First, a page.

Slim Down and Save Money

The higher your body mass index (BMI), the higher your health-care costs. ( Jason Stitt/Thinkstock by Getty Images)

The higher your body mass index (BMI), the higher your health-care costs. ( Jason Stitt/Thinkstock by Getty Images)

Need another reason to watch your weight? A new study published in the journal Obesity shows a direct relationship between body mass and personal medical costs.

Researchers from Duke University School of Medicine found that health costs increase right along with weight. Prescription and medical care costs for people who are obese may even be double when compared with people who are at a healthy weight. More than 40 percent of black women are obese.

To understand the relationship between weight and health-care costs, Duke’s team reviewed more than 17,000 insurance claims that covered a 10-year period. The researchers found that costs associated with medical and drug claims rose gradually with each unit increase in body mass index (BMI), starting with a BMI of 19.

The average annual health care cost for a person with a BMI of 19 was found to be $2,368; this grew to $4,880 for a person with a BMI of 45 or greater.

This is how BMI works. A 5-foot-6-inch person who weighs 117.5 pounds has a BMI of 19, while a person of the same height weighing 279 pounds has a BMI of 45. The healthy range is 19 to 24, overweight is 25 to 29, obese is 30 and above.

“Our findings suggest that excess fat is detrimental at any level,” said lead author Truls Østbye, M.D., Ph.D., professor of community and family medicine at Duke.


Resistance Pays Off

Aerobic exercise is great for weight loss and cardiovascular health, but two fitness experts now say that our Zumba-crazed fitness culture is causing us to miss out on the benefits of resistance training.

“Resistance exercise is too often thought of as an add-on” to aerobic exercise, and its benefits are less widely recognized, says Joseph T. Ciccolo, co-editor of the book Resistance Training for the Prevention and Treatment of Chronic Disease (Taylor & Francis Group) and an assistant professor of applied physiology at Teachers College, Columbia University, and director of the college’s Applied Exercise Psychology Laboratory.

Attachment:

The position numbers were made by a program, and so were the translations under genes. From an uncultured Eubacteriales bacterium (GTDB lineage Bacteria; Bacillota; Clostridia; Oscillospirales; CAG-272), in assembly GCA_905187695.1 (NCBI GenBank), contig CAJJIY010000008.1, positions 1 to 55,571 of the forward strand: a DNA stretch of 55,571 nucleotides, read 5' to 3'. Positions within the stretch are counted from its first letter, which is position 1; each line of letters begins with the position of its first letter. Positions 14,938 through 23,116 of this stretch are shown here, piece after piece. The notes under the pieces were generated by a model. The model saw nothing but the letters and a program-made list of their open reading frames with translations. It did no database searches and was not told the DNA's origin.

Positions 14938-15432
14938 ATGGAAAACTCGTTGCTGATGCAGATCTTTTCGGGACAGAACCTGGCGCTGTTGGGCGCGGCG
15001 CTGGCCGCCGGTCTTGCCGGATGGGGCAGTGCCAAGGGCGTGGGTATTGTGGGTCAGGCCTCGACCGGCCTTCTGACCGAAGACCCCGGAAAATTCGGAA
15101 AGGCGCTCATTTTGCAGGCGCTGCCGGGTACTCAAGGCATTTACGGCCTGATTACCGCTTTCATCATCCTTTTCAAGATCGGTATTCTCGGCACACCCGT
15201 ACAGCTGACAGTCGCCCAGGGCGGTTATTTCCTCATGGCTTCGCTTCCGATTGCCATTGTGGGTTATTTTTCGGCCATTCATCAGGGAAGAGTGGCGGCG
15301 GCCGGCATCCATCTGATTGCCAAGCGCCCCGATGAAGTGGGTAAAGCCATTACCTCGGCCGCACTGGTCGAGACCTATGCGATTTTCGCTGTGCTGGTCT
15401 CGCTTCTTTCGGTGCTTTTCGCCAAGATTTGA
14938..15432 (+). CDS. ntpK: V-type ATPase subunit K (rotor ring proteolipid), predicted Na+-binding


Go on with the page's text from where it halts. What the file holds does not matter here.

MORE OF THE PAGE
Ciccolo and his co-author William J. Kraemer of the University of Connecticut cite recent research studies showing that lifting weights and using resistance bands or other forms of resistance training has great health benefits.

In a message that should resonate with any baby boomer, Ciccolo says, “a lot of people have things that keep them from doing aerobic exercise, such as arthritis or a bum knee. Focusing on aerobic exercise is a poor recommendation for an aging population.”

Kraemer and Ciccolo advise that resistance training can improve arterial health, endurance and strength, and alleviate pain in some people with fibromyalgia. Strength training also helps bone density (critical for women over 50), and helps build lean body mass.

For an easy, inexpensive, anytime resistance workout, just invest in a set of resistance bands. No weights required.


Is It Hot in Here?

No, it may just be you. If so, you are perfectly normal — even if you’re 10 or more years past menopause, according to a new study published in the journal Menopause.

Current recommendations suggest that women only consider hormone therapy for five years after menopause, in part because hot flashes supposedly stop after the five-year mark.

For years, physicians have been telling women that hot flashes stop about five years after your last menstrual cycle. The new research shows that more than a third of women experience moderate-to-severe hot flashes for 10 years or more after menopause. The authors write that the “empirical evidence supporting the recommended three- to five-year hormone therapy for management of hot flashes is lacking.”

Experiencing your own personal summer can be more than an annoyance for many women. Hot flashes and drenching sweats are often accompanied by other menopausal symptoms such as insomnia, fatigue, memory and concentration problems, anxiety, irritability, and joint and muscle pain.

Some recent studies have shown that African-American women have menopause-related hot flashes more than women of other groups, but they are less likely to have symptoms such as headaches, difficulty sleeping, racing heart, stiffness and soreness in joints.

If hot flashes are a problem, discuss your options with your gynecologist. Hormone replacement therapy may help, but the decision to use hormones should be based on your personal risk factors.

Natural remedies for cooling off include avoiding alcohol, caffeine, spicy foods, cigarette smoke and stress. Some women get some relief from vitamin E supplements, black cohosh, flax seeds or red clover, but be sure to talk about your overall health with your doctor before taking herbal medicines.